So, what is the point of your invention?
MaxwellBuchanan, Nov 22 2008

       You're is not a *word* as such, it is an abbreviation of two words...   

       Isn't is not a *word* as such, it is an abbreviation of two words...   

       It's is not a *w...   

superjohn, Nov 23 2008

       X'ing the paragrab   

       "Sx hx, Jxhn! hxw nxw? Txld yxu sx, yxu knxw. Dxn't crxw, anxther time, befxre yxu're xut xf the wxxds! Dxes yxur mxther knxw yxu're xut?"   

       -- Edgar Allan Poe
neelandan, Nov 23 2008

       what [neelandan] said... probably.
FlyingToaster, Nov 23 2008

       [MB] The point is to provide a transition to phonetic spelling. You only use the 'x for words or contractions that sound alike and have different spellings. You wouldn't use it for invalid or wind because it only has one spelling for any of the multiple meanings. You would use its'x instead of their it's or its' because they sound alike until one spelling is accepted.
theGem, Nov 24 2008

       If we are simplifying, just pidginize the whole deal: use the same pronoun as pronoun, to modify action taken by object of pronoun, and to connote possession by object of pronoun.   

       If you going out better bring you umbrella. If him going out better bring him umbrella. If you not going you give him you umbrella.   

       It has a ring of the Tarzan about it but is very clear and less complex.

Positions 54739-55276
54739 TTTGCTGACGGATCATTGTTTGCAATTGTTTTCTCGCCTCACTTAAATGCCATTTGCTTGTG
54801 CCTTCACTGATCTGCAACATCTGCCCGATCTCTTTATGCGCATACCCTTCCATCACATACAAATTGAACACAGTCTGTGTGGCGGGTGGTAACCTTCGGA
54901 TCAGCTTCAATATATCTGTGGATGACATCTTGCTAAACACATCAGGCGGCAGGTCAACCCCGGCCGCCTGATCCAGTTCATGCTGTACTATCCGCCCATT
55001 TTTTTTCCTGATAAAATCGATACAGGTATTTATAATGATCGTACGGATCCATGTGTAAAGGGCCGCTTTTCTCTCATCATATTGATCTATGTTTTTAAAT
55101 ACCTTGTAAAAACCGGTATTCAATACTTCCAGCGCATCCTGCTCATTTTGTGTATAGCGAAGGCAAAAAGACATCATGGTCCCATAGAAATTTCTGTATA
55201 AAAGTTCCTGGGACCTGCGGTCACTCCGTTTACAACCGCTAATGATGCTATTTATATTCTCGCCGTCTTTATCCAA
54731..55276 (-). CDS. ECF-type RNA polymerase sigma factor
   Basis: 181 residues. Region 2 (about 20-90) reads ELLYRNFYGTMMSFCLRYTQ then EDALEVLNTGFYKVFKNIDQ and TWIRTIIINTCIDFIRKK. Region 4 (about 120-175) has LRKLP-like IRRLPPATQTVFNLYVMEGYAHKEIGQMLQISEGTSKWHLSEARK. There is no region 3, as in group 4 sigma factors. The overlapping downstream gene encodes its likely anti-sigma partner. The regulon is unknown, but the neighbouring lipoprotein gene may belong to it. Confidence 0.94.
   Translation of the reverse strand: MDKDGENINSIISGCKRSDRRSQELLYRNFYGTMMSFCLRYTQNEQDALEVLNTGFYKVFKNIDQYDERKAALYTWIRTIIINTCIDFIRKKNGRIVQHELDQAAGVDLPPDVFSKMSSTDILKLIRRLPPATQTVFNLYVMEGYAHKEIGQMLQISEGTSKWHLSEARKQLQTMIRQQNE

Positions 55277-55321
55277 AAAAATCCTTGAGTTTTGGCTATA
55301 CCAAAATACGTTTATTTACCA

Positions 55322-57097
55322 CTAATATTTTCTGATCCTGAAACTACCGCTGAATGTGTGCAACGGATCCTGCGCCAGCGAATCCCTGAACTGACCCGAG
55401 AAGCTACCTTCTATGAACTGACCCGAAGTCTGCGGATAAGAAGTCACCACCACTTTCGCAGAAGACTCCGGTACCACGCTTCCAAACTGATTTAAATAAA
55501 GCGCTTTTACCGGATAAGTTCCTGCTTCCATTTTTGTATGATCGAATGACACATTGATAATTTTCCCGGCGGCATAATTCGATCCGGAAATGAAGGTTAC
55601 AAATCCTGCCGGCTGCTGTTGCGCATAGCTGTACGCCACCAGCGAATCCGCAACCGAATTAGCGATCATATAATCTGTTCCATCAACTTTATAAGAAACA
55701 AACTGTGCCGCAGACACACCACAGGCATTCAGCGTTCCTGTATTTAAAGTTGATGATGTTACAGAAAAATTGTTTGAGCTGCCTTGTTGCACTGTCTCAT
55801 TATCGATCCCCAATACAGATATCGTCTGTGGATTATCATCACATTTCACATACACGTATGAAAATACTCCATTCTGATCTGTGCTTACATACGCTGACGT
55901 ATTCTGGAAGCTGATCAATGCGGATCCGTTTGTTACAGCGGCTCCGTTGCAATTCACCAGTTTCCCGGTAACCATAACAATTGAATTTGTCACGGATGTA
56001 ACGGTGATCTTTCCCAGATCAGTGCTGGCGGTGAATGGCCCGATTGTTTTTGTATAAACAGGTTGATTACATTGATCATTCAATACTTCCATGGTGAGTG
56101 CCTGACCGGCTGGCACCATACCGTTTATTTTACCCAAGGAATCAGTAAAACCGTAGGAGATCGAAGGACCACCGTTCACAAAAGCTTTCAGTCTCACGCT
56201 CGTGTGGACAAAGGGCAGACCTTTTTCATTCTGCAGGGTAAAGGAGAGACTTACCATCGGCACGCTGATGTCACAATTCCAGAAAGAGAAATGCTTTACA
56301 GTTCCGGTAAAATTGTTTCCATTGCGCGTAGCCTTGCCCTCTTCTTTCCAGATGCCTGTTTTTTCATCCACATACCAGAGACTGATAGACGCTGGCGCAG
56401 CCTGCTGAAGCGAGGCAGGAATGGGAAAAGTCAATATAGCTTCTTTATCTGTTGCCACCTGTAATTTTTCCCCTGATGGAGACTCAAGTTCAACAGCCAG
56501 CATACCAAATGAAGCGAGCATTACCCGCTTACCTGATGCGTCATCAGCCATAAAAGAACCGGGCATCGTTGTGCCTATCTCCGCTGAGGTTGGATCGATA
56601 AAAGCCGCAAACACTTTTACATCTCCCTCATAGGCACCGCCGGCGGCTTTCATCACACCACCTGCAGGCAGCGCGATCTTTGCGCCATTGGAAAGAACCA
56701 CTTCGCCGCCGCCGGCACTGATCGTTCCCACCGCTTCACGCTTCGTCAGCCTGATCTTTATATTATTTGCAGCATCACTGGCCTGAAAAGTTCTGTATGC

bungston, Nov 24 2008

       "The more common conclusion, however, was that the affair was, simply, X-traordinary and in-X-plicable. Even the town mathematician confessed that he could make nothing of so dark a problem. X, everybody knew, was an unknown quantity; but in this case (as he properly observed), there was an unknown quantity of X."   

       From the story, <link>. There is a vast body of literature out there that people still enjoy reading. All written in that archaic style which this idea seeks to improve.   

       It can happen. [theGem] should set itself to creating a vast body of literature in the proposed style, which a vast body of people will enjoy reading, and eventually incorporate that 'x' thing into the common language.   

       Ix xam xlooking xforward xto xthe xday. X.
neelandan, Nov 25 2008

       "X-ing a Paragrab/(1850)/by Edgar Allan Poe/(1809-1849)"   

       So he wrote it one year after his death? That's just like him, that Poe.
Spacecoyote, Nov 25 2008

       The your/you're homonym is only the case for certain accents, so shirley the answer is to get everyone to talk in an exaggerated Scotch accent, with men sounding like Gkpr. Willam and women like Miss J Brodie.
calum, Nov 25 2008

       //That's just like him, that Poe//   

       X-ing ... was his last published tale, around February 1849. The date 1850 probably refers to the date of its publication, because I found this same date mentioned in another website featuring this same story.
neelandan, Nov 25 2008

       Oh well another idea reduced to crumbs on the bakery floor. I'll just have to wipe the blood off the old drawing board and try again. Thank you all for your candid annotations.
theGem, Nov 25 2008